Governance And Policy Design Lessons For Building Trust In AI: Perspectives From Singapore And Asia
The proliferation of artificial intelligence (AI) systems has led to disruptive changes impacting daily life, governments’ public service delivery, and decision making. However, the operation of AI systems may be compromised by risks of malfunctioning, malicious attacks, and software or hardware failures. AI applications also pose risks of safety, privacy, liability, and adverse employment consequences, and ethical concerns regarding loss of autonomy, deception, and social justice. Due to the risks and ethical concerns about AI applications, trust in AI is a key determinant to promote their adoption and diffusion.
Effective policy design is vital to ensure that AI is beneficial, stable, safe, and well-regulated. Trust in a new technology depends on various factors like human and environmental characteristics and the nature of the technology. While trust-building in AI has been a significant goal in government initiatives, there is a need for better integration of expert opinions and public perception on trust in AI. Formulating legislation and regulations requires insights on risks of AI, public acceptance, and difficulties in regulating AI. From a policy design perspective, this project aims to contribute to the literature on governance of AI through mixed-method research in four phases that focus on trust in AI.
We will conceptualise trust in AI and identify factors to gauge public trust in AI that will serve as a foundation for examining factors such as trust in technology and trust in government to manage the risks. To apply the theoretical framework, we will collect primary data from a multi-city survey in Singapore, Seoul, and Tokyo. To supplement public perspectives, we will also approach experts to identify essential factors and policy measures to ensure and maintain public trust in AI.
Policy design involves choosing appropriate policy instruments, and to have more nuanced perspectives of these, expert surveys will provide insights on regulations for the safe operation of AI systems. We will conduct an online experiment involving respondents from Singapore to examine the institutions and regulatory arrangements that would enhance their trust in AI. The experiment will focus on high-risk AI applications in critical areas like surgery, public service provision, law enforcement, and justice. The final phase would consolidate qualitative and quantitative research findings from the previous phases to suggest policy instruments to build and enhance trust in AI, particularly in Singapore.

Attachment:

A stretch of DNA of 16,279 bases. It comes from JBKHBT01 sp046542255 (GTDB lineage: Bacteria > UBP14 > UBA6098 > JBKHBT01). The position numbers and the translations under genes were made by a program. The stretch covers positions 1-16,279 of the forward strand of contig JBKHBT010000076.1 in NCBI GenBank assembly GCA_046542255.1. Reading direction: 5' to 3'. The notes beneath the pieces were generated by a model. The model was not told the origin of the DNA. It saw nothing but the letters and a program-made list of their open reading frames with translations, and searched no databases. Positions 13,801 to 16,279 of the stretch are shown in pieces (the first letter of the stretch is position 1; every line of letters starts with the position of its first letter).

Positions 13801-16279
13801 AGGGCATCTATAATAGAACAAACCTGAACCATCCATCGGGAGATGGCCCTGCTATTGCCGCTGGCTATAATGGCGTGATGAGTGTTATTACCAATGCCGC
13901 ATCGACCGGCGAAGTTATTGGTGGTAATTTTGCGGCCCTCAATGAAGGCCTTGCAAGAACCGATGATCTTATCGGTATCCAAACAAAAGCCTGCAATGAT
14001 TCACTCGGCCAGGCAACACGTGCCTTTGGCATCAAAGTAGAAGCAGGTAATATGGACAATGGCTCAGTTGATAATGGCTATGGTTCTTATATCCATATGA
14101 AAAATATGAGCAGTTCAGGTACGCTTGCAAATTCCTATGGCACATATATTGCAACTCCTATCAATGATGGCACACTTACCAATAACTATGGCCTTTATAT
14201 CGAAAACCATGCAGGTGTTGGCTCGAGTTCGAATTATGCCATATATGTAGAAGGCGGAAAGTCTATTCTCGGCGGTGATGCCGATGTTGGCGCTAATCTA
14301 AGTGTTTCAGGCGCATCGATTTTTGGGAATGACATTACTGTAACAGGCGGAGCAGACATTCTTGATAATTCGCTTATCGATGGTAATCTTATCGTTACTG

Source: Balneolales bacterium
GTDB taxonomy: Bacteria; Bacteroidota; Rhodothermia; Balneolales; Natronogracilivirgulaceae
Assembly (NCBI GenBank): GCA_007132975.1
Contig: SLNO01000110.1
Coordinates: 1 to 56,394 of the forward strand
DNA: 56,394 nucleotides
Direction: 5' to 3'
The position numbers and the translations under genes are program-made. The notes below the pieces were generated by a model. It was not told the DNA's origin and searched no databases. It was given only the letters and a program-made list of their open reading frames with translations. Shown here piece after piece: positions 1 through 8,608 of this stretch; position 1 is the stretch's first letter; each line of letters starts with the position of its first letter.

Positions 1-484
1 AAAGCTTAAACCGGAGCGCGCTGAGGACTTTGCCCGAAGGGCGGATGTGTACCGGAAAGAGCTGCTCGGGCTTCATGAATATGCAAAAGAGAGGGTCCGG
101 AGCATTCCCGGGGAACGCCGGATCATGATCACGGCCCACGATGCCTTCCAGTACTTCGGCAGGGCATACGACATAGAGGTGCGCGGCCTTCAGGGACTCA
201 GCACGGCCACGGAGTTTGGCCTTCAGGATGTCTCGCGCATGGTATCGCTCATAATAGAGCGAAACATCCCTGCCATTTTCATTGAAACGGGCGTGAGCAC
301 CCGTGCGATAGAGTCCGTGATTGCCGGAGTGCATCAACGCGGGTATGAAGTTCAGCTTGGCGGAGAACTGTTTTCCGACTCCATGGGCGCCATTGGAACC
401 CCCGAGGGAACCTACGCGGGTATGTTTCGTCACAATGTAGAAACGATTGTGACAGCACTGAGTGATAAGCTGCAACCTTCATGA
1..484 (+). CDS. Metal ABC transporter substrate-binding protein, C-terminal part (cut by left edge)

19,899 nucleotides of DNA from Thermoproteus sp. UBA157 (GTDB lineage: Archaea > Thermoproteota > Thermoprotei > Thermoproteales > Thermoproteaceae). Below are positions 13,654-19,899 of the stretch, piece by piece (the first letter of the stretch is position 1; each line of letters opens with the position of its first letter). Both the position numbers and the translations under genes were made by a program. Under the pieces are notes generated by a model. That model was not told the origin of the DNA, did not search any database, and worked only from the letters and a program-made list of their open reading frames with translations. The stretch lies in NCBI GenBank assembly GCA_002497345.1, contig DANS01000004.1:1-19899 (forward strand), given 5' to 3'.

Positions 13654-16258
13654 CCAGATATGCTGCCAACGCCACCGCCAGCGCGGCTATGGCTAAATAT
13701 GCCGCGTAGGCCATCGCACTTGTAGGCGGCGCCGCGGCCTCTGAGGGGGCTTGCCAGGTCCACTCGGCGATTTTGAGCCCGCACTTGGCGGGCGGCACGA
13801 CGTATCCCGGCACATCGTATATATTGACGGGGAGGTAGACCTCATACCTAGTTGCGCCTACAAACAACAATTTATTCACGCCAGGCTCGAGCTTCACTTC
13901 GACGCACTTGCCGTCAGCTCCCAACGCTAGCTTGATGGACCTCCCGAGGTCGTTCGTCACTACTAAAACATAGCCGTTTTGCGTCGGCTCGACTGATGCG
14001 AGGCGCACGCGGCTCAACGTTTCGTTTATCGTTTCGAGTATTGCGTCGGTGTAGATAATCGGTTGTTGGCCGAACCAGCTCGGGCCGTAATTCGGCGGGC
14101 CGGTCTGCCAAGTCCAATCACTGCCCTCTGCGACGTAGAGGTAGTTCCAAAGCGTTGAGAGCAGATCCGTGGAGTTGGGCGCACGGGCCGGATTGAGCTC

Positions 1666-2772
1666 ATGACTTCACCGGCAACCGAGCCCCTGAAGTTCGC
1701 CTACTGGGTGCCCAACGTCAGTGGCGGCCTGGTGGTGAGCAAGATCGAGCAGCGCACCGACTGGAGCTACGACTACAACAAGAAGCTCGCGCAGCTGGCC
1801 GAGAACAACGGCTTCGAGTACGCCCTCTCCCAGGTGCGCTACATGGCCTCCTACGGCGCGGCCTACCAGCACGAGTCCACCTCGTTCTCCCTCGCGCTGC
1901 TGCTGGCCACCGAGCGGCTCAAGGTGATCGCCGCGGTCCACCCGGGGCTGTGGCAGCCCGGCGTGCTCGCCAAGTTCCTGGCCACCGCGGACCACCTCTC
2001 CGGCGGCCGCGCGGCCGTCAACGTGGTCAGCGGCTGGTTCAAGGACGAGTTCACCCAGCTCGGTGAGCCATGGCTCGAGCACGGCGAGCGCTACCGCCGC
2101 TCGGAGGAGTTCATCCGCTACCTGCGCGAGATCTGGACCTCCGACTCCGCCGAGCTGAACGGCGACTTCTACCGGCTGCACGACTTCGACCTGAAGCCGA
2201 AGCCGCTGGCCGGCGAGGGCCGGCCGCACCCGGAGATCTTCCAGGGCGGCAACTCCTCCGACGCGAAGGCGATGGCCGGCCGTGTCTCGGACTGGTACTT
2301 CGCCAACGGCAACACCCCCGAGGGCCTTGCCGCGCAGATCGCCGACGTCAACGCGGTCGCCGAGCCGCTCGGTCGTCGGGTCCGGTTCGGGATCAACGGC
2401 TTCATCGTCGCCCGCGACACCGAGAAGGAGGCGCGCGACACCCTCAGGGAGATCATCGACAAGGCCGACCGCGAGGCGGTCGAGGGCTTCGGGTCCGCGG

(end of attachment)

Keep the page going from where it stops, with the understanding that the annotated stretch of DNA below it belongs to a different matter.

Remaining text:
Research Technical Area
- Governance of AI and Autonomous systems
- Policy Design
- Technology Policy
- Trust in AI
Benefits to the society
This study will contribute to policy design for the governance of AI. The unique approach by combining views from the public, experts and studying existing measures taken by the government through interdisciplinary research will fill the knowledge gap for the governance of AI. Since AI has caused and future applications will cause disruptive changes in the relevant sectors, this research will contribute to foreseeing and managing the ensuing changes. Singapore has been a key testbed for smart city solutions in the region, where AI plays a key role. The analysis for identifying factors affecting trust in the use of AI and the population level survey will generate significant policy lessons for efficient adoption of AI through 1) a holistic approach towards identifying factors impacting trust in AI, 2) exploring perceptions of the society that will throw light on their concerns and measures that need to be taken by the government to build or enhance trust in AI applications, 3) assembling expert views on trust-related factors for accelerating adoption of AI and continued trust in their use.